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Putin’s bear hold on Trump

Sunday, July 22, 2018

The immediate future of the United States of America and much of the “free world” hangs on whether special prosecutor Robert Mueller and his team can find tangible and cogent evidence that President Donald Trump colluded with his Russian counterpart, Vladimir Putin, to rig the 2016 US presidential election.

Logic determines that given Trump’s continued acquiescence to his Russian counterpart, capped off by his prostration in front of the Russian strongman in Helsinki before a watching world, the speculation that Putin holds an ace that could hang Trump’s jack, and possibly send him to jail (mixing the images of All Fours and Monopoly) is most cogent.

That the US president preferred to believe the “strong and powerful” word of his counterpart in preference to the researched intelligence of the US security agencies, that Russia, with the full knowledge of Putin, sought to influence in a very direct manner the outcome of the 2016 US presidential election comes close to high treason.

While the world awaits the outcome of Muller’s investigation, it may answer a few questions, if we examine and contextualise the two leaders, their actions on the world stage, their worldview, their personal ambitions and those they hold for their countries.

First, it is of importance to note that Putin is a former KGB chief whose career required him to investigate and assemble information on individuals and institutions of power in the interest of Russia’s foreign policy. Did the KGB unearth information and intelligence on Trump, the candidate, that would make him pliable to Putin’s Russia if elected as President of the United States? Is the Russian leader now cashing-in on his investment?

President Putin unabashedly made it known at the Helsinki news conference that candidate Trump was his choice to win the election. In possession of a probing cyberspace capacity with the potential to infiltrate and distort the Democratic Party’s election platform to his liking, could President Putin, with his aspirations to gain power over the US, resist utilising that capacity?

Putin has demonstrated his ruthlessness in getting himself elected and re-elected, has sought to re-colonise neighbouring Georgia and Ukraine, and has annexed Crimea notwithstanding objections from the West. He has levelled and eliminated potential opponents to his presidency and man-handled sections of the population that dared to oppose his dictates.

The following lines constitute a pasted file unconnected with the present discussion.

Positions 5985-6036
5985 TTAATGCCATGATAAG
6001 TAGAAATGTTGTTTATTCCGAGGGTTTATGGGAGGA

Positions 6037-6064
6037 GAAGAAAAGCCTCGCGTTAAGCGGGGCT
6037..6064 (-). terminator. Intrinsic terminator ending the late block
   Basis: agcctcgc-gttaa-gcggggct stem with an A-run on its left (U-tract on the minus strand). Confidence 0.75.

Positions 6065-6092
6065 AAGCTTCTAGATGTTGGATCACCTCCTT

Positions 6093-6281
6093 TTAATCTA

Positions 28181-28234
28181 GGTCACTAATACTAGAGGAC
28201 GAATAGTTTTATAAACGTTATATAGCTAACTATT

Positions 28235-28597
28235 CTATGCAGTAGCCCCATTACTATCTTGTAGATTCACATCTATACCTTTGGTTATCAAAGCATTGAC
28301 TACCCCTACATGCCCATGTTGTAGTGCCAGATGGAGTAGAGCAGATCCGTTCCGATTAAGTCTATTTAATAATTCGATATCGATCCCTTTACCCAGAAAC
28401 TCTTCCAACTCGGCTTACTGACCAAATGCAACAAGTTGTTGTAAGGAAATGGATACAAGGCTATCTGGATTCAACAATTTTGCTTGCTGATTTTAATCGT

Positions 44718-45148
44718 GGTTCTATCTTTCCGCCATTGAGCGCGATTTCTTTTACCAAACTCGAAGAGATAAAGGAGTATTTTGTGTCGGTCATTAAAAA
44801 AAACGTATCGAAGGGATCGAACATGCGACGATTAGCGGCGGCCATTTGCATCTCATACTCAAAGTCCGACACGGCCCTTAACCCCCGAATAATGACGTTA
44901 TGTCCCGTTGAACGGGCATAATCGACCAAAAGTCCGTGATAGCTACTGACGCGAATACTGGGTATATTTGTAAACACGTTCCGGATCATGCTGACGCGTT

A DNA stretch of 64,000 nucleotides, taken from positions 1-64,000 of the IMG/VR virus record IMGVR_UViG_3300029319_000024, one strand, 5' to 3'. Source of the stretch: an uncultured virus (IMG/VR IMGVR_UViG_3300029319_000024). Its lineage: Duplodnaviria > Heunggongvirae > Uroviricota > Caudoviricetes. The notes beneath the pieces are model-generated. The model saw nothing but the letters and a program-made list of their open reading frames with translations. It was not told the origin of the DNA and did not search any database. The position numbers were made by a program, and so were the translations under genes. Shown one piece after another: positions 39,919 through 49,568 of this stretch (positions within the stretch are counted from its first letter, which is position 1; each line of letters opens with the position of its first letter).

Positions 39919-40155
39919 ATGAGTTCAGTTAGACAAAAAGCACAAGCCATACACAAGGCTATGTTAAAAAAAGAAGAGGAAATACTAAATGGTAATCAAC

Only the person sitting in the White House as President of the USA, Donald Trump, could thwart and in any way present blockades to Putin’s achievement of his goals; “why not compromise him (Trump) to remove all potential obstruction,” Putin could have calculated.

As if led by the hand of Putin, Trump has set about causing havoc inside of NATO, the defence mechanism of the post-war period that secures the North Atlantic community against attacks from outsiders. Similarly, Trump has irrationally been attempting to break up the multilateral trading environment of the post-war period.

Would candidate Trump in his effort to satisfy his ego (inclusive of his obvious hate for Clinton and his desire to overturn the Obama legacy) and to service his personal financial empire, inside and outside of America, have succumbed to overtures from a Moscow willing to lend a helping hand to his campaign? More so if President Putin held potentially compromising information on Trump?

Or would Trump in his ambition to “make America great again” have scoffed at any such offer if it had been made —after all, accepting such assistance would have diminished the status of a resilient and rebounding America, something that Trump, the ultra-nationalist, would never consider.

Has Putin pledged support for Trump in the effort to find solutions to the problems of Syria, Iran and the Israel-Palestinian-Arab conflict? In this respect, is Trump genuinely attempting to make Putin’s Russia acceptable to the western world?

President Trump’s unbounded love for Putin could not be based on the importance of Russia as a trading partner. In 2013, US trade with Russia amounted to 1.1/4 per cent (US$48 billion) of total US trade, that surely is not a trading relationship to entice Trump into a bear hug with the grizzly.

Putin’s Russia though would gain economically, starting with the removal of sanctions, if he were able to put a compromising lock on Trump. The irony of it all though is that throughout the 20th century and into the 21st, the USA has deposed and installed governments all over the developing world


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